The Courier News from Blytheville, Arkansas on October 20, 1939 · Page 4
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The Courier News from Blytheville, Arkansas · Page 4

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Blytheville, Arkansas
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Friday, October 20, 1939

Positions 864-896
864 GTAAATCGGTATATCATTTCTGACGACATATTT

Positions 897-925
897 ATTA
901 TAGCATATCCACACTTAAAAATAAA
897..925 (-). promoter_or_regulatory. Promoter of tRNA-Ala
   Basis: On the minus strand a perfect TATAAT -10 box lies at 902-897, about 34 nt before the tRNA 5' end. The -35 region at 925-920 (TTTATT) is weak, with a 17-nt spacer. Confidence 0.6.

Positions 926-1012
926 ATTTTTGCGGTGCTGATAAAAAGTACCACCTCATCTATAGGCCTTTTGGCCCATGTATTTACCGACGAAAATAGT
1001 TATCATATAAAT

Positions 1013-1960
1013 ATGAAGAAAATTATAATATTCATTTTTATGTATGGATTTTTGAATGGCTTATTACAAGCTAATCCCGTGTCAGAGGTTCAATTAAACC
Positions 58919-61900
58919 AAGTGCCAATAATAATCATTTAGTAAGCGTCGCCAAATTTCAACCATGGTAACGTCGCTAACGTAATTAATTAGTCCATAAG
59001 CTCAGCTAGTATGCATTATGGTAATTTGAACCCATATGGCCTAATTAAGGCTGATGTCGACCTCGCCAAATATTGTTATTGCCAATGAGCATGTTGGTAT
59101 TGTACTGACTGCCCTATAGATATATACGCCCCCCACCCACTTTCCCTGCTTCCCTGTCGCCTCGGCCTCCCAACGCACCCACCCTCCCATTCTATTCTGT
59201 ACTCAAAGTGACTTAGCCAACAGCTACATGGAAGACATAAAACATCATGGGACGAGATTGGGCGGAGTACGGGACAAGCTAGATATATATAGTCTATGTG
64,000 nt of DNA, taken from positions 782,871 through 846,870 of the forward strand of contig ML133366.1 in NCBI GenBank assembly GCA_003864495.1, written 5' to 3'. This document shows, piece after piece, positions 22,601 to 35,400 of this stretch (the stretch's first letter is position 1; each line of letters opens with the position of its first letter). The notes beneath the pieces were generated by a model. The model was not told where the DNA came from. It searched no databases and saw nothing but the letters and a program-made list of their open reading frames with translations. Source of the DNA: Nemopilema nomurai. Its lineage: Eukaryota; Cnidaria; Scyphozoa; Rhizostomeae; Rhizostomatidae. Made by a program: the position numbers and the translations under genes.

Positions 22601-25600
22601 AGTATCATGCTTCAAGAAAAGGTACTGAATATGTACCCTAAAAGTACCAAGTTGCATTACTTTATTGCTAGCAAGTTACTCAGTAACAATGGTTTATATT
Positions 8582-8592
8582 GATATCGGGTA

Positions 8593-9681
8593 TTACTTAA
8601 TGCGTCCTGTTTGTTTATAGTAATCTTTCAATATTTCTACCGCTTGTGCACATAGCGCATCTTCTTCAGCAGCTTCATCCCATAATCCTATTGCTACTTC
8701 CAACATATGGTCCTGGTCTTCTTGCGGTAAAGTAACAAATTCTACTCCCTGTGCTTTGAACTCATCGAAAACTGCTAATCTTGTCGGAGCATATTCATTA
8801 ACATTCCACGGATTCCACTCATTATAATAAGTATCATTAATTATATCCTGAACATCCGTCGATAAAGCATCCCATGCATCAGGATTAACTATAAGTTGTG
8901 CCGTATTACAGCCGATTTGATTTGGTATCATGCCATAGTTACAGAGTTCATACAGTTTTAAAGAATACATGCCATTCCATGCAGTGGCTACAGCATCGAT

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e AGE POUH BLVTHEVJLLE, (ARK,) COUJRIEK NEWS TH13 BLYTHEVILLE COURIER NEWS THE COURIER NEWS CO. H W HAlNES, Publisher : / GRAHAM SUDBUBY, Editor FAMUEIi P. MORRIS, Advertising Manager Sole National Advertising Representatives: Arkansas Dailies. Inc., New York. Chicago, Detroit, St Louis, Dallas, Kansas City, Memphis. Published Every -Afternoon Except Sunday Entered as second class matter at (lie post- office at Blythevllle, Arkansas, under act of Congress October 8. 1917. Served by. the United Press SUBSCRIPTION HATES By carrier In che City'of Biytiwvllle. lie per aeek, or 85e per month. By mail- within a radius of 50 miles, 53.00 per year, $1.50 for six montlis. 75c for three months, by mall In postal zones two to six inclusive, 56.50 per year; In zones seven and eight «W.Ofl per, payable In advance. Where. Draw the.'Line, in U ,S. Deft n.\n of (:<iini<lo Colonel"Lindbergh's most recent i'a- dio speech, whether you liffrcc will) its wisdom or no I, is serviceable in ilniw- " ing attention to the promised Anieri- • can defense of Ctuwda. Thoughtless concern htis arisen from ,' the possibility thnl the United Sliites " might be drawn into war because Canada is at war. It has been said that any sort'of attack on Canada, by nations against whom she has declared war, would ,bc considered an act of war against the United States. Colonel Lindbergh apparently Felt this so strongly that he suggested that Canada ought to have "asked our permission" before declaring war on Germany; that is, she should string along either .with the United Rlutes or with Britain. This seems entirely unreasonable. The Canadians are a /fee people, as proud as any people of their independence of action. They have (he same right as any sovereign people lo declare war on .whom they choose. They are much loo proud a people to expect to be shielded by anyone from the consequences of their own Jicls. This \vu can readily understand. The Monroe Doctrine, once tlie policy of the United Stales alone, but now becoming the united policy of all the countries south of the Great Lakes, is in essence very simple. It is that the Americas are closed to colonization from Europe or Asia and united in resistance to conquest from abroad. What President Roosevelt said on Aug. 18, 1938, at Kingston, Ontario, was entirely in line Avilh this tradi- • tional policy: "1 give yon assurance that the people of the United Stales ••will not stand idly by it the domination of Canadian soil is threatened by any other empire." Any threat to Canadian 'sovereignty —in short, any military invasion of a - ; ort which threatens establishment of a European power on a permanent basis—is a threat to the United States, and will be so treated. But that does notjapply to blockade of the Canadian coast, or even neces- •. saiily to bombardment of ita cities by sea or air. Canada, is rapidly becoming the center and heart of British air defense, both as to the building of planes and the training of flyers. Should those, planes arid flyers hold the balance of . power in a widespread European air war, the Germans would be more than human if they did not try to strike at their source. ' Technically, it c(niM 1)C [lo)1|; Von OUT OUR WAY Gi'onmi flew -three ; limes lo No r Ih America from the North Sea—in 1930 to New York, 4070 miles, <I7 hours' flying: time; in 1931, to Chicago via northern Ontario; and in 1932 around the world, through Detroit and Chicago and north to Winnipeg. The northern Great Circle route, over Iceland am) Greenland, pioneered by Lindbergh himself, is a "short-cut" into Canada from the northeast, ' Such a bombing attack on Canada, while a long shot, is by no means impossible. But there is no present reason -to think that it could threaten the sovereignty of Canada, or result in any permanent occupation of the kind with which the .Monroe Doctrine is concerned. Canada understands this distinction. ]'f this be n true estimate of American policy, there would be no harm in everybody's understaiuling it. l'\>f tlir. I'tcciirds Sir Nevile Henderson's final report as British ambassador to Germany should contribute largely to lhe world's understanding of allaire abroad immediately preceding the commencement of the war. Released by Britain, for public consumption, Sir jNevile's analysis of the .lliltcrian philosophy and the ambassador's accounts of diplomatic proceedings would appear to be 'as nearly dispassionate as any contemporary writing from an enemy state conhl be. The former emissary tries to present a clear-cut picture of diplomatic intcr- c-liwigcs and an honest personal im- prc'.-.sion of Adolf Hitler. The document will become an important addition to the archives of the Second World War. it will give future- historians a better opportunity to dissect impartially the elements that led to the 1939 conflict, A postlude is written to the long Tom Mooney case. Warren K. Killings, convicted with Mooney, lias.been granted a commutation of sentence and is now « free man. ... , Few person's will debate the justice of this move on the part of California's Gov. Cnlbcrt.]}. Olson. Billings was sentenced to life imprisonment after he was convicted of participation in lhe bombing of the 1916 Preparedness Day parade. He had served 1'A years in the penitentiary. Billings and Mooney were arrested .together. They were convicted with virtually the same testimony. Once tho affair was known' as the Mooney-Billings case. If, for no other reason than that Maouey had been pardoned, Billings deserved'his freedom. •SO THEY SAY a not believe that we have reached the . where v,-c would take sides <(„ thc war) ' rl^"' ^ -Miouui not <,„ It .y Hcnrik Shijwlcad (I-'.-u We «* flehiing to rrilBVD mm -» hearts O f Ihe "O'Hmg r car lhat Ihelr 5 ons arc being brong,,; H> M nrnnllton power to be ,,«,, anrt McrUlccfl U) defend the ,vorld again st organized violence. -Lord Snell. leader ol Labor Opposition, Um- 1511 Parliament. CQPH 1939 Br HE»StRVICE.'1KC. T. M. HEC. U. 5. P*r.OFF •FRIDAY,"'OCTOBER 20, 193» "Well, if you weren't, sleeping, how do you explain dropping u parking tickel in Hie collection plule?" THIS CURIOUS WORLD By William Ferguson j AN ADULT'S PRESERVER, IN ORDER TO R rt^y., ii PASS U.S. Pt&E'P SOVERNA\ENT %W \^ INSPECTION, MUST SUPPORT X\ DE/XC> WEK3HTOF 2O POUNDS OF (fSOKJ, VBIRDS FROAA, ALI_C) LIVE NEAR WEBS ABANC5ONIED BV SPIDERS, PREYJNS ON INSECTS CAUGHT IN THE DESERTED -SNAREHS. ANSWER:, Feathers, which arc found only on birds. NEXT: A. snakc-calcliing automobile. • SERIAL STORY JOAN OF ARKANSAS BY JERRY BRONDPI ELD , lf*». NEA SERVICE, INC. College Head Lists Ways ! U.'S. Could-Aid Allies OBERLJN. O. (UP)—Dr. Erncsl Hatch Wilkius, president of Ohor- llu C:llcije, believes there nrc ways the United Slates could help England and France without becoming involve;! in Ihc war. "While the war still ir, goiir; on." he snid. "we shall have the c'jijioi- tunily to supp.Tl the work o! tile Red Cross and other .slinllor organizations In Enjlatul nml Franc 1 ;." It would be up in the Unita) •Stnles to helj; l)rii)i; shout u "ir.n- vinclictive nncl couslniotive peace." he said, in which nations, both European and American, should participate. Finally, he sal(S, "if we go lo war (Uc chances are that the average t:lal financial cost (during the wnr and after ward I to the average citizen will he something like 55,000. it we save thnt sum, we .should be willing to give it to England and France so Ihat they could use it for rehabilitation pw- '" Some fertilizer is made of oyslcr 1 shells, jjrowid to a fine powder. OUR M1LKMAM, AREM'7 YOU ? WELL, -|bU WOM'T BE IF YOU'RE GOMMA GET SORE OVER A UI'L FUW ' WE WOM'T HUFn ATHIMG-" THEV WON'T GALLOP -ffl HORSE 6R. SPILL A,S>Y MILK--SX3 Sltt- By J. R. Willianw QUB BOARDING HOUSE with Majo7[loopk *\ V'wSrt, I A"--, *N M j,INSTEAD OF A MIMSTP.FU Pi=P,VORM.\HCE WU1QI SNUFFY SU66EST& T PROPOSE WE lAIKS THE OWLS' BENEFIF AFFAIR \ AM IMDOOR OLYMPIAD 01 A LAVISH -SCALE W Hav,'KU.VPH/; T WGLLP-ECALl. AVI ;/ i!iTeRWi\riowii- WRESTI.IUG TouRMAfAEMr | SlK/\MOARi\Bi\O WHICH tMOURED A "r> FORTM1&W, VHHT.H I HuRLEO THE REDOUBTABLE RASiEM -1A7. TOEA^TH BY WEAMS OF A JIU- O'lTW AKTlFir.E APTEP. HOURS OP // G55APP1.IHG if.) PIT OF t KMOW i\ RfViSLEtt. ! NAMED BAD BOUNCE BAB<V"«v - U , E LAST"" t RAM ACROSS HI/A WAS 50 BAO HE'O 1 STHAMGI-t A BA.KERY -. - FOR A POPPY ' SeED.' MAYBE HE'D GRUMT FOR. US HE LEADING (US CHW AGAIN/ YHSTKHIMVi Jaao lirtuku 1W Ciimjiuu }ri'i)rtl by jHiylnfT luur ilutrx tvllh Keith iitnl on Ibe dumb. ],t k!»aes her. I.nlcr «ku Browing reHi'Ulm*»< tu (be ..--Ji .\u hiiuAe NKJilnul her. <'"rul explain* Unit *hi: JinN r»- iiiiilnril HO inueli uf u mystery IV ct.'i-j-oue. JOUH lH-UeveH leUlnjr nl.nut IterNtl? ivuuld ottl)' ulllke miter* >vor*r, CHAPTER VIU ' was a cool, misty tiftcrmon when Tech played Mprquelte. There was a strong- hint of vain in the ah- iind the girls wore light oilskin slickers over their coats. . "Don't give a hoot for myself," Joan grumbled, "but the experts insist we're a dry field learn,, or .something like that." "What you mean is Keith Kliodcs needs a dry field'to get going," Klaino remarked slyly. "Come to think of it, Keith was Imping it wouldn't rain because he says ho doesn't like mud deals." But (he game hadn't been under way five minutes when a slight drizzle began lo fall. Neither team cared to take chances," but midway in the first quarter Johnny While, Tech's quarterback, decided to open up. The ball come back lo Keith in the tailback position. U was a pass. Keith faded back, looking over h'is potential receivers, and saw Barney Hughes just about lo break into the clear in (he flai territory. lie whipped the ball over. Mar- quelle's defensive left half streaked over to cover Hughes, leaped high in (he air and virtually look lhe ball out of Barney's hands. He came down in stride and headed up the sidelines. Keith, recovering, started over to cut him oil. He was just about lo make (he lacklo when someone cut his feet from under him with a beautiful block. Thc' Marquette man scampered 52 yards dov.'ii the sidelines lo lhe Kuai. The Tech tons recovered from Hie shock jiist'onougli to roar with hope when Marqucttc. missed the extra point. * « * JT really began lo rain when lhe second half starled and wilh Ilic field turning l o gooey, sticky mud, Marquelle's six-point lead looked as big as a mountain. Time slipped by. No score in the third quarter. The heavier Marquette team protected its lend, Played strictly defensive football. Straight power stuff, very little ball handling and punling on second down more often than third. Eight minutes to go in the last quarter and it looked bad. The Tech stands were silent but still hopeful, if only the field were dry. If only Keilh Hhodes could break away just once. But no—the turf was liks a piece of green glass. A ball carrier's legs were sliced from under him at the slightest touch, it was so slippery. Six minutes. Too gooey to take a chance passing. Tech-got the ball at midfieia when Marty Gallagher recovered a fumble. It was then or never and Johnny White engineered his final drive. Ho sent Dan Webber and Tony Mangano smashing inside the tackles and guards. Tony cracked through for a first down on the 43. Twice more the big Tech fullback, took it arid then White slipped through for another first down on a quarterback'sneak. Thc Marquelte secondary moved in. They played a seven-man line. Three minutes to go. First and 10 on Marquetle's'30. The rain was coming. do\vn steadily now: It trickled off Joan's hat and into her face. She hardly, noticed. ' Hc'i- eyes were riveted oh thc field below. "Do something, Keith —do something," she implored in a whisper. The rest.of lhe stadium wasn't quite as silont. There was a solid, rolling wave of sound as Tech came out of the huddle into a single wing to the right, with Tony Mangano in .(lie .tailback position Marty Gallagher'snapped, the ball. It went to Johnny White, White spun, faked to Mangano roaring into the line, Keith, playing the wingback, slipped around, took (he ball from Johnny and was off toward (he opptsite end. Joe Donchek, who:had pulled out of (lie line, and Dan Webber were leading (he way. The Mar-, ciuette tackle'broke' through, but Donehek lied into 'him mid! dumped him OH the spot. HUodes ran wilh his lice hand almost touching' Webber's back, sticking close and feeling ins way. The Marquette end swooped in on them, but Webber cut sharply, inside lhe tackle position, Keith practically .(reading'on his heels., Dan's shoulder bounced (he end aside and (hey were through 1 and down the sidelines.' -..' Forty (housahd people slbod on (heir feet and almost ' - went berserk. Thc Marquette safety man charged across the field. Dan smashed into him, surely, viciously. They both went down in a puddle of mud as Rhodes wenl by and slithered over ihe goal line. , Then, with Johnny. While holding, Tony Mangano stepped into the ball and split the crossbar /or the seventh point. The gun went oil' two minutes later and it was all over. were scheduled for a his•*- lory mid-term the following Wednesday and Keith .suggested that the three of Ihem study together Tuesday night. "A lot you'll be able to ofter us," Joan scoffed, "but if it's okay wilh Sunshine, here, it's okay with me." Dan grimaced. "It's okay with Sunshine. Guess I can stand it if you can." "Really?" The word dripped ice. "Hey.— wait!" Dan added hastily. "Don't 'get me wrong. I'm referring to (he oi-dea! of pounding European immigration into this guy's head. You could put all his notes on the cuff of my shirt." Keith registered indignation. "Say, I'm no dummy, y'know." "A moot point," Dan murmured, nnd Joan laughed out loud. . They locked themselves in the Alpha Ku music room and it look just three minutes to see that Dati was right about Keith's notes. They were worthless. For almost throe hours they crammed, going over Joan's and Dan's notes. Keith would have been lost without them. Most of the lime was spent in wearily tracing the important things for bis benefit. * t t "JOAN couldn't fall asleep for «f quite a while that night. A pale ray of. moonbeam slivered in through lhe open window and she slarcd at it unblinkingly. She wondered if Carol and some of lhe other girls weren't right about Keith. Was he just a glamor boy with dazzling personality? 'She recalled one of Carol's first remarks about him ... he thought life was a lark, and had novel- heard of clipped wings. Always following the path of least resistance, expecting others to come lo his aid when the going got rough. Too bad Keith didn't have a little of Dan Webber's ctmscience and :atnhition . , . but superficial people rarely had much conscience. . -Just before she dropped, oil io sleep she wondered if Keilh wasrit just a little loo superficial. Vl:.yri;ill).VV: Uan.rle.ira Ilic \v:i.v for K*'llli (<i *eori' ngtlhiKt JluniucUL-. Inn I he J?»mff, iilnycil in Hind, i* \vm\ TIJ- :i single pohil. l.iKt-r. rrcicniiiiii^ for nil e.viim, Ki-llll khmi- Miiall InlwrHt In .sCmlU-*. JIKMI M.,inl,-rs If kc l»n't :i little tuu hili'ti-ncinl. CHAPTER tX T SAVING her room, Joan saw a . couple of girls reading a notice on the bullclm board in lhe hall. "What's up?'.' she inquired. "Special meeting tonight ... and I bet it's got something lo do with homecoming queen election." The hunch was correct, Carol Reid explained that night. Tech was a big school and politics were as much a part of the campus scheme as football. Many a big-time politician could take a lesson in vote-getting and caucus tactics from the collegians. There were tivo powerful torn- bines—Blue and Gray, and Scarab. Alpha Nu was aligned wilh several fraternities and sororities in the Blue and Gray. For years the Gammas had been spearhead of the combine. v'.v . "General election will be held two weeks from tomorrow," Carol announced. "Al the caucus last night I managed to wangle a homecoming nneon candidate for us. In order to do that, however, v/s pass up a chance of getting any class office this year. I figured it was worth it. "The Gammas are stronger than ever, and wilh iheir support I think maybe we con get our candidate elected." There was an excited buzz throughout the room. "Great stuff," Elaine Chcsbro chattered. "We haven't had a homecoming queen since—since—" "Since Lizzia Barne-, back in '02," someone in the, rear piped up facetiously, "Well, anyway, it's been,a long time," Carol added, "and this looks like our chance. "Now, then, who's going lo be our candidate? We've got to pull together, so lei's be open-minded." Thete was silence for a. juoment nnd then a muffled whisper here and there. Carol had purpoiely avoided giving lhc girls any'pre- y-low notice. She Wanted' every- thing lo be right out in the open. It was Bonnie Harris who went into action first: "I nominate Kay Granger," she said. "Kay's a .senior, andr-well, there aren't nany more popular girls on this campus lljan she." "My idea exactly," a davlc- laired girl up "front chimed in. 'And if anyone doesn't think Kay doesn't photograph well, (hey can dash upstairs for another gander it lhal full-length photo she took in her purple evening gown." The remark, brought on a ripple of laughter, and Joan,. glancing sideways at Kay, recalled the picture and mentally agreed with the dark-haired girl up front. AY GRANGER was a beautiful girl and she did photograph well. And electing a homecoming queen depended greatly on photo-* graphs for thc benefit of those who didn't know candidates personally. ' "I gather,: then, that there is a second to the nomination," said Carol. "Any further choices?" Again silence. And again muf-' fled whispers here and there. "No uolitics," Carol warned. "If anyone has any further discussion or nomination, speak your piece." Marianne Burrowes stood up. "I've gol another nomination. How about Jocin Johnson? "I'll admit there aren't as many kids on campus who know her— after all, she's only becn_ here a month. Bui,"' she went on significantly, "I'd like to know who is the ' rnosl-lalkeci-ab'bul girl around here, it it isn't Joan." •"No, Marianne, no,". Joan whispered to her roommate, "I don't—" But Marianne motioned' Uer' to keep quid, . ••• "And although there arc. a few people around here who wouldn't even admit it t o themselves, Joan is thc prettiest girV-this chapter has had In years," Elaine Cliesbro added.. "And she's had the pubr Uclly to go witli her "'looks. 1 '' . ;. "Von mean notoriety, don't you?" someone asked.-'-'-." "I jnadc.lh'ij on,apei!,discussion because I thought .we'd gel tUa best results that way," Carol said stiffly. "But I'll dismiss lhe next girl who can't be decent." . "Well, U you're speaking of pub- licily, don't forget Kay's uncle is city editor of the Tribune," someone piped up. Kay .jumped up at lliat. "I'd like very much lo be the candidate, .of course, but I refuse lo allow anyone to approach my Uncle Ed wilh publicity in mind. There isn't much he would do and besides, I—I, well, I just don't think I'd care to take advantage of something like that." .Joan looked UP quickly. Sho liked lhe way Kay said lliat. .''-'. -3 * * , • JT-.was Mildred Holmes \yho look - the floor next. Mildred was a v (all, .studious girl from upstate. She wasn't :a pretty sort, hut she had a lot of good, common sense. Everyone listened whenever she spoke.' . • "It seems .to me," she began sloiyly, "that either Kay or Joan would make- a good candidate. To my way of thinking there arc two outstanding angles to the situation. Kither we capitalize on Joan's stand-in .with Keith Rhodes and Ih'n. Gammas, or consider the fad that-Kay is ;i senior and has .a last .'-chance 'at. something big. I move we gel the thing over with and take a vote." 'Mildred's motion was seconded and carried, arid Carol called for a.closed vote. There was such a thing-as-cariying open business too far. - .:. -. ' Helen-Bancroft read .the ballots as Bonnie Harris marked them off. Carol .watched as Bonnie called them off in a.low voice: "Granger -^Granger—Johnson—" • .- -••'•'.':.' r'- *'*'*- 'TWERE 'was tense silence when •*- . Heleiv handed the result to Carol.. .. ', . . ,- ,. ."A lie at nine votes each," Carol announced; arid, the buz?, wenl up louder I' 1311 ev er. ."We'll lake one more ballot," Carol ordered. "Perhaps someone has reconsidered." But no one had. Tlic result was still 0-0.. "Then I guess it's up to mo lo cast thc deciding vote," Cavol said. Sho looked down at the pieces of paper in front of her. Just as she opened hex lips, Joan sprang to her .feet. "I'd like lo withdraw my name in-favor of Kay," she said in a low but firm voice. CTo Be Conluiuca)' iUuskmcltm Vur;cts Jlstlf DAIUiINGTON, S. C. (UP)—H. W- Snillli, watermelon groucr, Ir-llevr-s 1 imis!;me!oji Aceds mixed up.-in his watermelon a n d 1 a muikmcloii measuring 33 indies must have keen 1 !n diameter, 13 Indies \ in hei fields lie found and weighing L'2K puma's.